"What if, instead of being really slow, there was a snail that was really fast?"

That's the eye-roll of a premise behind Turbo, a middlingly reviewed animated Dreamworks movie that aims to steal some thunder from Monsters University and Despicable Me 2 as it hits theaters this week. But Turbo does have one thing that its fantastical box-office competitors lack: A real-world grounding in an actual — and surprisingly elaborate — event.

Welcome to the world of competitive snail racing.

The rules for a snail race are simple. Races take place on a target-like circular track covered with a damp cotton cloth. Fifteen snails race at a time, beginning in the innermost circle, and the race isn't over until one of the snails has crossed the outer circle, which is 13 inches away from the starting point.

The self-proclaimed snail racing capital of the world is Congham, a village with a population of 227 in Norfolk County, England. Congham's claim to this title is a matter of some dispute; Lagardere, a village in France, has also hosted its own "World Snail Racing Championship" for 50 years — a ruthlessly gladiatorial event in which every competing snail, with the exception of the winner, is subsequently cooked with ham, garlic, and tomatoes and served to the hungry spectators.

Congham's annual World Snail Racing Championship — which will be held on July 20 this year — avoids such casual barbarism. In an interview with writer Hannah Dennison, the village's expert snail trainer and race organizer Neil Riseborough, who personally breeds somewhere between 2,000 and 3,000 snails each year, says he would "never" eat his prized competitors, who he carefully grooms for the racetrack throughout their three- to four-year life cycles. (Unfortunately, that hasn't stopped escargot-loving poachers from stealing snails from Riseborough, which forced him to move his prized racers from their normal breeding grounds to undisclosed "secret locations.")

How does a person train a world-class racing snail, anyway? Though Riseborough's expertise in the world of snail racing is indisputable — in addition to breeding snails, he maintains the course during races and personally begins each World Snail Racing Championship race by shouting "Ready, steady, slow" — his carefully groomed mollusks aren't always successful. Despite a late-stage gambit that saw him feeding his snails high-protein British-grown loll rosso lettuce before a race overseen by Guinness in London, his fastest snail came in at an abysmal six minutes and 26 seconds in the 13-inch sprint.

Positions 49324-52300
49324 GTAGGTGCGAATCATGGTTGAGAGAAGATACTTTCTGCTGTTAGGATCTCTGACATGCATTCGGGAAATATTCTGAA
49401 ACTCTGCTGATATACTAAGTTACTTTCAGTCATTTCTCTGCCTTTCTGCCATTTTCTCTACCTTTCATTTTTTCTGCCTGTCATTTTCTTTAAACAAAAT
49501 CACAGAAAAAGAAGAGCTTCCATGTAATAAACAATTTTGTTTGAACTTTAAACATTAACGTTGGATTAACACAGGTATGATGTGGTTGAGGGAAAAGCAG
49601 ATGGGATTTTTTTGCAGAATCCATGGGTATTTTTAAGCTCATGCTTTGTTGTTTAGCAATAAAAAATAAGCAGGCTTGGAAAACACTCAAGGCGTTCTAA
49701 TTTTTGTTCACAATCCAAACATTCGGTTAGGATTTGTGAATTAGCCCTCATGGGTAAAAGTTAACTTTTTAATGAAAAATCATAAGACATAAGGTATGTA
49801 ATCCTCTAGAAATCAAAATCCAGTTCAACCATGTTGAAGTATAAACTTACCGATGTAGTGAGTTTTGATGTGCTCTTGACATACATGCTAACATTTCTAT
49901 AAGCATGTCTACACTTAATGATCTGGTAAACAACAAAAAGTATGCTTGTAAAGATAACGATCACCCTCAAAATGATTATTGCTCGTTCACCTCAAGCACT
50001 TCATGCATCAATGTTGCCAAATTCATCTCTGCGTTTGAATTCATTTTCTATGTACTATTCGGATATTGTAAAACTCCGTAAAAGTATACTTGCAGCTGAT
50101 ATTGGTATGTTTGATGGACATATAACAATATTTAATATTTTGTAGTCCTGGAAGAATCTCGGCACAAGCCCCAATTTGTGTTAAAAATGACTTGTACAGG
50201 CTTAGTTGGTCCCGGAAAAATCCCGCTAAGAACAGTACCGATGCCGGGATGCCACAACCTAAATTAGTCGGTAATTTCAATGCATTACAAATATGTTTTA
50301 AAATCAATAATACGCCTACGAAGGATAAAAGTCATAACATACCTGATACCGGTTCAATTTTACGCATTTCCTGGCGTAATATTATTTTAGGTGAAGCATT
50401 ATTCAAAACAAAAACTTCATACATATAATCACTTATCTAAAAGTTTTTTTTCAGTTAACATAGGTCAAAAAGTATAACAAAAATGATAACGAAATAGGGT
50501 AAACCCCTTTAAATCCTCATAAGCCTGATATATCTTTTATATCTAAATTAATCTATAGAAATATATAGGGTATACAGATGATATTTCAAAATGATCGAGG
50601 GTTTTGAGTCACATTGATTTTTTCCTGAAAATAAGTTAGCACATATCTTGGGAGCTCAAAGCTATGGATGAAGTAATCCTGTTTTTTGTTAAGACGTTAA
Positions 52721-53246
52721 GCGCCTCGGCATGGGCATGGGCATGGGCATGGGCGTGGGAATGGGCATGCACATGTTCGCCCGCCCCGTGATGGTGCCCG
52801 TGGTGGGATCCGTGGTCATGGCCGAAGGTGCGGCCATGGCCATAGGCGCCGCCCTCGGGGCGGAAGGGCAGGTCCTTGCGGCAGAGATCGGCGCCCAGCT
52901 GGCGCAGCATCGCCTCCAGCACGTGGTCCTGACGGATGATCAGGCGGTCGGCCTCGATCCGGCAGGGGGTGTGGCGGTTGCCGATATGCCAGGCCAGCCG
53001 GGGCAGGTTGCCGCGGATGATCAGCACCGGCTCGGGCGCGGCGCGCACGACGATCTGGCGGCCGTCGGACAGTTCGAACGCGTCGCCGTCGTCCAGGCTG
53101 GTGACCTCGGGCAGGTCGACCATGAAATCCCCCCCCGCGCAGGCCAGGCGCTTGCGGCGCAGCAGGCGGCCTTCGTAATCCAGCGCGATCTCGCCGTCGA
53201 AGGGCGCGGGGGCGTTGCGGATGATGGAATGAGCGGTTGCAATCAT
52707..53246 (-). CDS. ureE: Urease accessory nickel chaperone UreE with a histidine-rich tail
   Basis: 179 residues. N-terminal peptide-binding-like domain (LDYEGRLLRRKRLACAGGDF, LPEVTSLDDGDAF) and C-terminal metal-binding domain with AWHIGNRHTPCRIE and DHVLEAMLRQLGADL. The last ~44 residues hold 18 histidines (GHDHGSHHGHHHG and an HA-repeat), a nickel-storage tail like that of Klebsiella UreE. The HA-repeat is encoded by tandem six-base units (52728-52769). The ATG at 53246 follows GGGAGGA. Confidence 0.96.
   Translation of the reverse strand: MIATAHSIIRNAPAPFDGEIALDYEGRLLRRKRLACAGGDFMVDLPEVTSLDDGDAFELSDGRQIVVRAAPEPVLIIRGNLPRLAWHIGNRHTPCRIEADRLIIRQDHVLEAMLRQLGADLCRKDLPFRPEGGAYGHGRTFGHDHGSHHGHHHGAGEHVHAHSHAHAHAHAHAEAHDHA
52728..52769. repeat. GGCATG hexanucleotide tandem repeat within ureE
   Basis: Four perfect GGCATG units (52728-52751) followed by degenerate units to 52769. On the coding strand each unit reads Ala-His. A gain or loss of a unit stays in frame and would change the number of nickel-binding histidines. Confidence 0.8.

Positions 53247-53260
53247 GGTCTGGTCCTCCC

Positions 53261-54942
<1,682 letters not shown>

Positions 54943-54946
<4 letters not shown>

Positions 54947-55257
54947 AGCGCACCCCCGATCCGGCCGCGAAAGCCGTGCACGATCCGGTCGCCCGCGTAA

There are plenty of other theories for how to increase your snail's performance — Riseborough suggests training your snails on French windows — but things are pretty much out of your hands when the race actually begins. More than anything, snails require dampness, which makes Congham — a village that's both low-lying and surrounded by ponds — the ideal home for the tournament. (Unfortunately, dampness can also cause problems; 2007's race was called off altogether due to poor conditions, and 2012's race was delayed by nearly a month after the field was deemed too waterlogged.)

It's a "clean sport," Riseborough says, free from the doping that has dogged other world-class competitions; when problems arise, it's typically because the snails have no idea that they're in a race.

Each year, out of a pool of roughly 200 snails, the competition is whittled down, tournament-style, until only one snail remains. Last year, a snail named Racer — trained by a 5-year-old named Sue — won the competition with a so-so time of three minutes and 20 seconds. The all-time record was set in 1995, when a snail named Archie completed the 13-inch racing course in two minutes and 20 seconds — and was promptly put out to stud. It's the happiest ending one can expect for an unusually speedy garden snail — and one you probably won't be seeing at the end of Turbo.